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Estrogen receptor-related signaling networks as prognostic biomarkers and therapeutic targets in head and neck squamous cell carcinoma

Rong, Chao

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Head and neck squamous cell carcinoma (HNSCC) is one of most common human malignancies worldwide with high tumor-related morbidity and mortality. Unraveling molecular mechanism of treatment resistance and identifying new biomarkers for HNSCC patients at high risk for treatment failure is urgently needed. Previous data have provided an experimental evidence that a subpopulation of radiotherapy resistant tumor cells reveals co-expression of estrogen receptor 2 (ESR2) and submaxillary gland androgen regulated protein 3A (SMR3A) after fractionated irradiation (IR). In first part of the present study, ESR2 expression was assessed by immunohistochemistry (IHC) staining on tissue microarrays (TMAs) containing tumor specimens of OPSCC patients, which were treated with either definitive or post-surgical radiotherapy with or without adjuvant chemotherapy. Statistical analysis revealed that a subgroup of patients with positive ESR-2 and high SMR3A had an unfavorable clinical outcome as compared to those with low SMR3A expression. Furthermore, a new cell culture model of fractionated irradiation provided compelling experimental evidence for the existence and expansion of a subpopulation of radioresistant tumor cells, which were characterized by ESR2, opiorphin genes (SMR3A, OPRPN) expression. Nevertheless, the protein expression of OPRPN, another member of the opiorphin gene family, and clinical outcome of patients with OPSCC were not significantly correlated. Combined expression of ESR2 and OPRPN or SMR3A was associated with an unfavorable clinical prognosis post definitive or adjuvant radiotherapy, suggesting that opiorphin-related genes serve as surrogate markers for HNSCC cells with intrinsic radioresistance. Treatment with 4-hydroxytamoxifen or fulvestrant, two well-established antagonists of estrogen receptor signaling, increased the sensitivity of HNSCC cell lines upon fractionated irradiation in vitro. These data provide a strong evidence in which evaluation of ESR2 and opiorphin gene co-expression in primary tumor samples supports the identification of HNSCC patients with a higher risk for treatment failure after radiotherapy, who might benefit from an adjuvant treatment with antagonists of estrogen receptor signaling.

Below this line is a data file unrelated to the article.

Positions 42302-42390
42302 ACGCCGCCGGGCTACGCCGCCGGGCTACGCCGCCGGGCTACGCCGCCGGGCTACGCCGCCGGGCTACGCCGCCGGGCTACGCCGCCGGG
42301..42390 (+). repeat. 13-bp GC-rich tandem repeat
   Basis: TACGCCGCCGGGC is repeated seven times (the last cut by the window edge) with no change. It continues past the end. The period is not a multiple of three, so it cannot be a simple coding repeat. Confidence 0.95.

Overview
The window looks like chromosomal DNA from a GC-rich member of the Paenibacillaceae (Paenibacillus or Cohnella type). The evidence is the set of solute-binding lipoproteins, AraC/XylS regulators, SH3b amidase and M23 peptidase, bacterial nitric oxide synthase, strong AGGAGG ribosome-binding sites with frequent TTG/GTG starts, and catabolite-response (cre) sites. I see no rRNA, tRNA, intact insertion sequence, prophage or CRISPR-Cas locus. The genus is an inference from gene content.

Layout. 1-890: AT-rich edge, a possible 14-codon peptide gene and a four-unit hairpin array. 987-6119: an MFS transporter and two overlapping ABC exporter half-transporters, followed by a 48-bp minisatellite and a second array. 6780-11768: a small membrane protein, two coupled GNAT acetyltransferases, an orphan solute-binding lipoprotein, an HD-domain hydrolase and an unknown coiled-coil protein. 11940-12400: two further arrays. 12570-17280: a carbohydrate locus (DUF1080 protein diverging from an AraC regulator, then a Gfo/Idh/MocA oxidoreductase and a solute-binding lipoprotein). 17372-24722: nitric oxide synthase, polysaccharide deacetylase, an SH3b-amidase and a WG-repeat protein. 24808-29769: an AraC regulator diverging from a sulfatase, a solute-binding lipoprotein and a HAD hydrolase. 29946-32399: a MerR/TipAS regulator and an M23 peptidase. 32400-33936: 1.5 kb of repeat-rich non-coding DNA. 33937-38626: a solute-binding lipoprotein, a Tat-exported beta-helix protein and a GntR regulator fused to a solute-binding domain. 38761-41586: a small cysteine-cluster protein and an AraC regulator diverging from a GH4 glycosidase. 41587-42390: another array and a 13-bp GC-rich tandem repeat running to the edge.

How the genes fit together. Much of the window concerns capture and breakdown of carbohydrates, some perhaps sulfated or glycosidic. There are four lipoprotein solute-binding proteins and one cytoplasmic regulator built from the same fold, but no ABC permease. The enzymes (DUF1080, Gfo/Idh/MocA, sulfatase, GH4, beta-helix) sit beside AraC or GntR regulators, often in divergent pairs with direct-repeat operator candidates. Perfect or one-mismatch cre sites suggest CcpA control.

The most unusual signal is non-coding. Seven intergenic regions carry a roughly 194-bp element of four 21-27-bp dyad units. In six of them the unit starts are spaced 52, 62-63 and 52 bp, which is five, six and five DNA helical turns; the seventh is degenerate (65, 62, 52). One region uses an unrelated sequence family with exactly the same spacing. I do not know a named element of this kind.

In this study, several cell culture models have been established to address the impact of drugs targeting the EGFR-MEK-MAPK pathway (cetuximab and MEK1/2 inhibitor) on tumor cell survival and clonal expansion as well as expression of ESR2 and programmed death-ligand 1 (PD-L1). A concentration-dependent induction of ESR2 was detected in FaDu cells after long-term treatment with cetuximab. Blocking ERK signaling, one of the downstream pathways of EGFR activation, can activate ERS2 signaling in FaDu cell under normal growth condition. These data provide the evidence that ESR2 interacts with the EGFR signaling pathway as alternate signaling mechanisms. The impact of cetuximab on PD-L1 after short or long-term inhibition has been clarified, which tends to be heterogenous but independent of ERK phosphorylation. The majority of HNSCC cell lines with long-term treatment regain expression of ERK phosphorylation as compared to short-term, and up-regulation of PD-L1 was observed in the most resistant cell line with long-term treatment. These results provide a proof-of-concept that up-regulation of PD-L1 might be a potential mechanism of resistance to cetuximab treatment in HNSCC, suggesting potential benefits of combining cetuximab with immunotherapy. Moreover, the experimental data not only reveal that PD-0325901, a MEK1/2 inhibitor, increases the radiosensitivity of HNSCC cell lines, providing potential clinical benefit from combination treatment of MEK1/2 inhibitor and radiotherapy but also confirmed that PD-L1 regulation in HNSCC cell lines is mainly independent of MEK-ERK signaling. Taken together, these novel findings suggest a complex and context-dependent regulation of ESR2 as well as PD-L1 upon inhibition of the EGFR-MEK-MAPK signaling cascade, may provide potential molecular targets for HNSCC treatment in the future.

Document type: Dissertation
Supervisor: Hess, Prof. Dr. rer. nat. Jochen
Date of thesis defense: 18 June 2018
Date Deposited: 03 Jul 2018 07:22
Date: 2018
Faculties / Institutes: Medizinische Fakultät Heidelberg > HNO-Universitätsklinik
DDC-classification: 610 Medical sciences Medicine
Controlled Keywords: head and neck cancer, estrogen receptor, irradiation, MAP-Kinase
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